Gold washer Jean Bena was sentenced by a court in Cayenne on 16
December to a suspended four-month prison sentence for assaulting
journalist Frédéric Farine on 14 May. He was also fined 3,000 euros and ordered to pay his victim 1,500 euros compensation and 800 euros towards the legal costs. The court said the severity of the sentence reflected the "seriousness
of the case", its background and the character of the accused. Bena has ten days in which to lodge an appeal.
15.05.2003 - Journalist beaten up by gold mining boss
Reporters Without Borders said today it was shocked at the beating up of a journalist by a local gold mining boss and called for the attacker to be severely punished.
Journalist Frédéric Farine, of the TV station RFO Guyane, was attacked on 14 May by Jean Bena, who runs gold prospecting operations in the French overseas province, at the start of a murder trial in Cayenne of one of Bena’s former workers.
He insulted, slapped and punched the journalist about a dozen times, accusing him of mentioning his name in an article. Two police motorcyclists present did not intervene and plainclothes police, who appeared to be friends of Bena, then overpowered him without arresting him.
"This attack is the culmination of a long series of threats to the journalist," said Reporters Without Borders secretary-general Robert Ménard in a letter to the prefect (governor) of French Guiana, Ange Mancini. "Gold mining has become a risky business to report on for those who want to expose the practices in the industry, which include torture. This is a scandalous and unacceptable thing to be happening on French soil. The attacked must be severely punished."
Ménard asked the prefect to keep him informed of progress in the enquiry opened after Farine filed a formal complaint against "deliberate attacks and death threats." He also asked him to explain why the police did not arrest Bena and to meet with the journalist to work out how he might be protected in future. After the attack, police told Farine that Bena was still in the area and he was not able to leave until his editor came to pick him up from the police station.
Farine, along with the local correspondent of the French daily Le Monde, Laurent Marot, has often reported on the violent world of alluvial gold mining in French Guiana.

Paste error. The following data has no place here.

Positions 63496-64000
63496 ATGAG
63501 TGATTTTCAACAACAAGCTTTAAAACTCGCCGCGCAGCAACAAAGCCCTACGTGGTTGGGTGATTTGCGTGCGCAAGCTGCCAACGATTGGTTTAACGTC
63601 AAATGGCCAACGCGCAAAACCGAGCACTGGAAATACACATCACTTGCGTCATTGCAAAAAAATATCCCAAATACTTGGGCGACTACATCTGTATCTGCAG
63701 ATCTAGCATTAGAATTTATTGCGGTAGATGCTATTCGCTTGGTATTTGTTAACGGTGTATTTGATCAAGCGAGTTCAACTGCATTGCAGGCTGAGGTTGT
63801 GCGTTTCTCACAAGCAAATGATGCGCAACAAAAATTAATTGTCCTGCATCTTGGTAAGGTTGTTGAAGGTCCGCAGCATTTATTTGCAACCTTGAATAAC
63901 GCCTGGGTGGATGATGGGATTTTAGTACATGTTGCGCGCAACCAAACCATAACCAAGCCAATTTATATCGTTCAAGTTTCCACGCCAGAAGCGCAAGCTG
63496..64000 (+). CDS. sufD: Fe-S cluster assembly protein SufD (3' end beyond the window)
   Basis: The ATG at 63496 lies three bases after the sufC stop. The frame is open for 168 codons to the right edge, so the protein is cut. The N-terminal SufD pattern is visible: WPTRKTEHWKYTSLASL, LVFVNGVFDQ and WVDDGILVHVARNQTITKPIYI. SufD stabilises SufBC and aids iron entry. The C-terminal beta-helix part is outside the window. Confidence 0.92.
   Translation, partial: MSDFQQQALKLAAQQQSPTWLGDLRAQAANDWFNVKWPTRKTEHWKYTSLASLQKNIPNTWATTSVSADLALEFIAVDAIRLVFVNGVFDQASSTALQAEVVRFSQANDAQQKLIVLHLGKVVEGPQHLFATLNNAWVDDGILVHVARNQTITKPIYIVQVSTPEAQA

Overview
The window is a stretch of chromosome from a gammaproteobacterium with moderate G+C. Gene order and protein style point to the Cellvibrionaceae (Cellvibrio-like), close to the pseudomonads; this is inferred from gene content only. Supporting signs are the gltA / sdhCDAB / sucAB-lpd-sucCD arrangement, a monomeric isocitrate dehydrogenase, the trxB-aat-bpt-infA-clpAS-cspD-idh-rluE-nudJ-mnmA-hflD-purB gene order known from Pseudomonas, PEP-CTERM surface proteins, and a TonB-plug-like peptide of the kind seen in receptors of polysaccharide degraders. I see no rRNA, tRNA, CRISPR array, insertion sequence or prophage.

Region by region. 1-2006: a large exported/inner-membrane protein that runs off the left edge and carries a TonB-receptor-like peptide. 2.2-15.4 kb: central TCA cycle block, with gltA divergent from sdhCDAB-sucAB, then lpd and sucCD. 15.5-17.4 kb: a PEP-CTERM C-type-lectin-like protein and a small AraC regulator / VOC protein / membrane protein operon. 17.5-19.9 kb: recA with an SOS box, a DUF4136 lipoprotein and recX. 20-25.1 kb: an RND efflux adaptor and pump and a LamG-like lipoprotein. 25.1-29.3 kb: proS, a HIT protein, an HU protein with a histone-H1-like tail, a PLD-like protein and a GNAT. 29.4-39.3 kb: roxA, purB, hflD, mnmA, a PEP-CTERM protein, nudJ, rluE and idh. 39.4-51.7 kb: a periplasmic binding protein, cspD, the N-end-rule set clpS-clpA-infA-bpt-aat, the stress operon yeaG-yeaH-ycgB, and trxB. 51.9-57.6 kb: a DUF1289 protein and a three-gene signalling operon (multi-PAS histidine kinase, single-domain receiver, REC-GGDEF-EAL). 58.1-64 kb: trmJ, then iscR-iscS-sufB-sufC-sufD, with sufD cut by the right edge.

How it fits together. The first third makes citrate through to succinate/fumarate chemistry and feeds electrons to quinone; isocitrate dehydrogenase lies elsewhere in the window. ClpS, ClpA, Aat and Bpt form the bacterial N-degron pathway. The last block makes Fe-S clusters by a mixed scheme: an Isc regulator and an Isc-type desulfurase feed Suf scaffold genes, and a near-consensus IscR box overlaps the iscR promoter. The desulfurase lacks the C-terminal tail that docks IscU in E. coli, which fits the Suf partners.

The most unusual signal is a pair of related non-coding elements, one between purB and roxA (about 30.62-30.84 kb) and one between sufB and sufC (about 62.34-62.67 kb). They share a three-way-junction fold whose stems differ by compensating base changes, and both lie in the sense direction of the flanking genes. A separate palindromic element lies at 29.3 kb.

The problems of both journalists featured in this year’s Reporters Without Borders annual report, which said:
Frédéric Farine, a correspondent for the French daily La Croix and Radio France Internationale (RFI) investigating conditions in the alluvial gold mining industry, was accused of "paedophilia" and "corrupting youth" by two members of the Guianese Federation of Mining Organisations (FEDOMG) at a press conference in Cayenne on 1 July 2002.
In an article three days earlier headed "Forced labour in the Maroni region," he had quoted Brazilian immigrant miners accusing one of the gold bosses, Jean Bena, of enslaving them after confiscating their passports. On 18 June, he had reported for Radio Caraibes International (RCI), RFI and www.rfi.fr on the trial of four gold-washers from the town of Maripasoula who were jailed for five years for torturing a Brazilian gold-washer.
In July 2001, he had written a report with Laurent Marot, of the French daily Le Monde, exposing the existence of virtual militias run by the gold bosses who they said had installed a "reign of terror" in the region. The two reporters were subsequently threatened several times and an associate of Bena warned Marot that they were "first on the list."
Marot said that in February 2002, after a programme he had done on gold-washing was broadcast by Radio Guyane, another gold boss, Joseph "Popo" Machine, had called and told him he should turn his attention to other matters. "We’re sick of you. Be very careful how you go," he warned. A month later he called to say: "We’re fed up with the reports by you and Farine. We’re going to get you!"